Wednesday , December 12 2018
Home / LewRockwell / Never Mind Volatility

Never Mind Volatility

Summary:
So who’s holding the hot potato of systemic risk now? Everyone. One of the greatest con jobs of the past 9 years is the status quo’s equivalence of risk and volatility: risk = volatility: so if volatility is low, then risk is low. Wrong: volatility once reflected specific short-term aspects of risk, but measures of volatility such as the VIX have been hijacked to generate the illusion that risk is low. But even an unmanipulated VIX doesn’t reflect the true measure of systemic risk, a topic Gordon Long and I discuss in our latest program, The Game of Risk Transfer. The financial industry has reaped enormous “guaranteed” gains by betting against volatility. As volatility steadily declined over the past two years, billions of dollars were

Topics:
Charles Hugh Smith considers the following as important:

This could be interesting, too:

Don Boudreaux writes Quotation of the Day…

Tim Worstall writes We can’t afford social care already so let’s promise ourselves more

Kai Weiss writes Tax Competition: A Practical Way to a Low-Tax World

José Niño writes The Deep State Wants Your Guns

So who’s holding the hot potato of systemic risk now? Everyone.

One of the greatest con jobs of the past 9 years is the status quo’s equivalence of risk and volatility: risk = volatility: so if volatility is low, then risk is low. Wrong: volatility once reflected specific short-term aspects of risk, but measures of volatility such as the VIX have been hijacked to generate the illusion that risk is low.

But even an unmanipulated VIX doesn’t reflect the true measure of systemic risk, a topic Gordon Long and I discuss in our latest program, The Game of Risk Transfer.

The financial industry has reaped enormous “guaranteed” gains by betting against volatility. As volatility steadily declined over the past two years, billions of dollars were reaped by constantly betting that volatility would continue declining.

Other “guaranteed” trades have been corporate buybacks funded by cheap credit and passive index funds Central bank policies–near-zero interest rates and “we’ve got your back” asset purchases that made buying every dip a no-brainer trading strategy–have changed as banks attempt to dial back their stimulus and near-zero rates, and as a result volatility cannot continue declining in a nice straight line heading toward zero.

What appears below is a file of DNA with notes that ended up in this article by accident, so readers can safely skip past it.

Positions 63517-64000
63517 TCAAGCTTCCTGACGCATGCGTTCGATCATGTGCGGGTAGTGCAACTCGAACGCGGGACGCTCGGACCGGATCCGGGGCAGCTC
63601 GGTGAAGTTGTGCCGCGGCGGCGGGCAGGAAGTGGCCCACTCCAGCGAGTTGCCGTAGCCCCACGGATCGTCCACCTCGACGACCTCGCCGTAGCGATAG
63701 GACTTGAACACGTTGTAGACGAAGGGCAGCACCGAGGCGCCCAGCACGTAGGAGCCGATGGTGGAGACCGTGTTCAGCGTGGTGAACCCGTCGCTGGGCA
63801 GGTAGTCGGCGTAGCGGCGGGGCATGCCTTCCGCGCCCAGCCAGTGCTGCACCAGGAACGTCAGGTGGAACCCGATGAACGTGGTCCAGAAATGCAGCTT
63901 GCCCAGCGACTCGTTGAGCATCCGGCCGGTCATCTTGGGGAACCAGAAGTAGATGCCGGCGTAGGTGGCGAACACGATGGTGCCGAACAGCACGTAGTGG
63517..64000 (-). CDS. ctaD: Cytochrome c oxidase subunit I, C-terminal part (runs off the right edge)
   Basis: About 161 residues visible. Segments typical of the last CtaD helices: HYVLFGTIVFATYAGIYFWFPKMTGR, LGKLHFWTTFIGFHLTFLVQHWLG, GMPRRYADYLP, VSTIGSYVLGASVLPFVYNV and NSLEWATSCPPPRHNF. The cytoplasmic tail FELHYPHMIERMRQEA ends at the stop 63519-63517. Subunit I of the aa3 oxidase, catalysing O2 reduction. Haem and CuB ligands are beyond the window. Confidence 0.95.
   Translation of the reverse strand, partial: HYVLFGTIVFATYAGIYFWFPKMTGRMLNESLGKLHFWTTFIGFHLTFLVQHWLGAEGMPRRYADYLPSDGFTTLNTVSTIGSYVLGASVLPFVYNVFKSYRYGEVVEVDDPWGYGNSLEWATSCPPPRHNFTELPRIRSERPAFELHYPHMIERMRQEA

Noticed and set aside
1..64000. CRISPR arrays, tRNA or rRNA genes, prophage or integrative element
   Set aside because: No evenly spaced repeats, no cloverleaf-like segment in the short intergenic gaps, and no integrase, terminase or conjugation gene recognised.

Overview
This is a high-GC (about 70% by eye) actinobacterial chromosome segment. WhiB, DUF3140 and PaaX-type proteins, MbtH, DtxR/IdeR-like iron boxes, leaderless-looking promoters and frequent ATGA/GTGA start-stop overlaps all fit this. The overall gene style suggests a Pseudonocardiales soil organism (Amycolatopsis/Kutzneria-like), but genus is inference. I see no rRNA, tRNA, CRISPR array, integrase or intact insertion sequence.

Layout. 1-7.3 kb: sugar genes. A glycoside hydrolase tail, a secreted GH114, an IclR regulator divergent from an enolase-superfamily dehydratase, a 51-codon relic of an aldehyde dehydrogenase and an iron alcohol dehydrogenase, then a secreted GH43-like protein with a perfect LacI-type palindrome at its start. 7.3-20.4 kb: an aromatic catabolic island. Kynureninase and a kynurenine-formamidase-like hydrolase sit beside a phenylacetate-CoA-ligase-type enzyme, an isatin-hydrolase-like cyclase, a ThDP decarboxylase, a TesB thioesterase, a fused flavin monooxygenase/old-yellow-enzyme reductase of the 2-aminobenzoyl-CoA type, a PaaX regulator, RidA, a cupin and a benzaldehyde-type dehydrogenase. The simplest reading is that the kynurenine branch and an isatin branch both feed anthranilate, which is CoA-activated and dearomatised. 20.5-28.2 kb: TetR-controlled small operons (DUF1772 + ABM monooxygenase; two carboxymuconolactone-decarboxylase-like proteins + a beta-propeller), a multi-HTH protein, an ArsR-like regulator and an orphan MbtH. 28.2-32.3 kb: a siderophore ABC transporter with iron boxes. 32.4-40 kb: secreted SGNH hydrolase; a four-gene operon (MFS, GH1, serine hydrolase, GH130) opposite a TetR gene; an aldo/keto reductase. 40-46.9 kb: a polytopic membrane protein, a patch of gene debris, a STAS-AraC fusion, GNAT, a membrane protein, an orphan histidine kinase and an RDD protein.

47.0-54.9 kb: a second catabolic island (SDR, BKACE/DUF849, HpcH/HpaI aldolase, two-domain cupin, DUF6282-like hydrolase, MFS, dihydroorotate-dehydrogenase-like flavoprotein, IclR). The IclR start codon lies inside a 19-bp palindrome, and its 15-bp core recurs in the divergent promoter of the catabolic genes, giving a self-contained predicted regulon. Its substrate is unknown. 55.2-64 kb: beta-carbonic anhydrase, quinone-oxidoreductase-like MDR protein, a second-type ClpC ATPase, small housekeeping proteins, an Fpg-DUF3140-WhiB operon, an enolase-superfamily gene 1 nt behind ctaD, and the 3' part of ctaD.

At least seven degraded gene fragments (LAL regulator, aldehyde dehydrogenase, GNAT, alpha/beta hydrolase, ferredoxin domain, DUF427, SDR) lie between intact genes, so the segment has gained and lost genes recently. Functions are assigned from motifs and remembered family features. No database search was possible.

Higher interest rates have introduced a measure of uncertainty in another “guaranteed gains” trade–betting that interest rates would continue declining. All of these trades were “guaranteed” by central bank stimulus and intervention. In effect, price discovery has been reduced to betting that central banks will continue their current policies–‘don’t fight the Fed.”

Now that central banks have to change course, certainty has morphed into uncertainty, and risk is rising, regardless of what the VIX index does on a daily basis.

Here is what a “guaranteed gains by buying the dip” market looks like: just bet that central banks will buy every dip and suppress volatility, and you’re a genius.

Never Mind Volatility

Until the recent spot of bother that destroyed the short-volatility trade, betting on declining volatility “guaranteed gains”:

Never Mind Volatility

Charles Hugh Smith
Charles Hugh Smith is an American writer and blogger. He is the chief writer for the site "Of Two Minds". Started in 2005, this site has been listed No. 7 in CNBC's top alternative financial sites. His commentary is featured on a number of sites including: Zerohedge.com., The American Conservative and Peak Prosperity. He graduated from the University of Hawaii, Manoa in Honolulu. Charles Hugh Smith currently resides in Berkeley, California and Hilo, Hawaii.

Leave a Reply

Your email address will not be published. Required fields are marked *